4. Go to Central Park (especially if it is snowing!)

Central park in winter If you notice a snowstorm in the middle of your trip, fear not. NYC gets snow frequently but we typically do not get many inches at once. While it can be messy to get around and it is probably not the best day to go to Times Square or to the Statue of Liberty, it’s the best time to go to Central Park! The park is amazing and worth a visit any time, but it is magical walking around in the snow. Even if it’s cold you will see a lot of people out, but while lots of people in one place can be a recipe for frustration anywhere else in the city, Central Park is big enough for them all and it’s so fun to people watch. You can see kids and cute dogs playing in the snow. It is the only place that is any fun to walk in the snow!

5. Visit the New York Public Library

Lion sculpture at NYC libraryVisiting the library, a typical rainy day activity you can do at home turns into an adventure in NYC. Next to Bryant Park and very close to Times Square and Rockefeller Center the New York Public Library is easy to find. It is a massive building with two larger than life lions at the entrance. Inside you can find the real stuffed animals that inspired Winnie the Pooh. You can also find beautiful art and several rotating exhibits. You might even see some oddball artifacts like George Washington’s recipe for beer and Charles Dickens’s favorite letter opener! If you have never visited this amazing NYC landmark before, this winter could be the perfect time!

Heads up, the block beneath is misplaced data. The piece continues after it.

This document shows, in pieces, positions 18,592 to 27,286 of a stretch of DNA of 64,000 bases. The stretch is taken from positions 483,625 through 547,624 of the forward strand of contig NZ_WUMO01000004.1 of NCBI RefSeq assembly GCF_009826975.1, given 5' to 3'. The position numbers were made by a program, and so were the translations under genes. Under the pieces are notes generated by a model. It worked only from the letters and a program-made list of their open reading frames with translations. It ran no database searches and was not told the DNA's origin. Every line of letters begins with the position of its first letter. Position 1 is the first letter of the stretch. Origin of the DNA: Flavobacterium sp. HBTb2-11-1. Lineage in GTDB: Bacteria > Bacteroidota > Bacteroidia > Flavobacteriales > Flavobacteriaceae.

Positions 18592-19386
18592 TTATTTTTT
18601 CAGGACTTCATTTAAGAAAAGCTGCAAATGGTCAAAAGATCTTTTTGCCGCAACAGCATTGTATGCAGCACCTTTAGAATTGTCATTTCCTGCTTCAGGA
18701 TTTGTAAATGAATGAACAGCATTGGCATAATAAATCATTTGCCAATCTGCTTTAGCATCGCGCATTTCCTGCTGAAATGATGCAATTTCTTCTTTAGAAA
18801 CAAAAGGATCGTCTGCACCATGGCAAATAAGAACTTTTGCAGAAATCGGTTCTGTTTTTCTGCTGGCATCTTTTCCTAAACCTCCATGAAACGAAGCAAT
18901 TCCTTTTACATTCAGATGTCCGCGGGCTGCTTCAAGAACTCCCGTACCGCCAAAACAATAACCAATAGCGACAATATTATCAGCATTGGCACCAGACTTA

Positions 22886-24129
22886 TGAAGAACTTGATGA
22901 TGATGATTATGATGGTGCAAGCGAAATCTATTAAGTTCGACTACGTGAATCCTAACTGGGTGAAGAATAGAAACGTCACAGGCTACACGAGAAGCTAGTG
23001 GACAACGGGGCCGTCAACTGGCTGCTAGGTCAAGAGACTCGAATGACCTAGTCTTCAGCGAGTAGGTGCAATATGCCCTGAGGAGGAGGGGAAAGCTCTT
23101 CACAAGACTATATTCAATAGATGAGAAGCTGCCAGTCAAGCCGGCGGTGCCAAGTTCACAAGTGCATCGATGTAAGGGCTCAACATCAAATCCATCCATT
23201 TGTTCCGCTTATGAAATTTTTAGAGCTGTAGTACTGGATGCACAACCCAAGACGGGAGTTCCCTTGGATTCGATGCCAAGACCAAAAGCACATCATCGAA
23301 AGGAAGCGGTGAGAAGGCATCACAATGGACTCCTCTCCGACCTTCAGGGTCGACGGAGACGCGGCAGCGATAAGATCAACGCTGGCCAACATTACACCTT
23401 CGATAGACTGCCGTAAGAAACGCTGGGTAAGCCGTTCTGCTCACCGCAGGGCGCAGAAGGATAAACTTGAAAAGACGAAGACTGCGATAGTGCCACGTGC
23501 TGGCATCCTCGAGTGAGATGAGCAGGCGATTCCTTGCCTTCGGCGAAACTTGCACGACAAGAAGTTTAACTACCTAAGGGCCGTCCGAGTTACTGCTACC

“Don’t be super concerned with the cold weather,” says Liz, a tour guide with Top Dog. “We keep moving, our stops are short and interesting, you won’t be standing there shivering while the guide drones on about history. Our groups are smaller as well and we can tailor the tour to what the guests are interested in. We often get some of our best feedback during the winter.”

Statue of Liberty and Ellis Island Small Group Tour

“Visited Lady Liberty and Ellis Island on a cold, cloudy, rainy day. We really enjoyed the trip. Low crowds and no trouble seeing everything we wanted to. Liz helped us beat the lines, told us where to stand on the boat for great statue views, and taught us a lot about both sites. And she’s smart and fun. Happy we booked this tour.” – Eric L.

Three Neighborhoods Small Group Walking Tour

“Patrick our tour guide was welcoming, informative, and entertaining during our tour of the 3 New York neighborhoods. The history was interesting even with the wet and cold weather. We were introduced to “cronuts” and the delicious dumplings. Thank you Patrick – we definitely recommend your tour.”

To make your winter trip even better call (718) 806-1706 or visit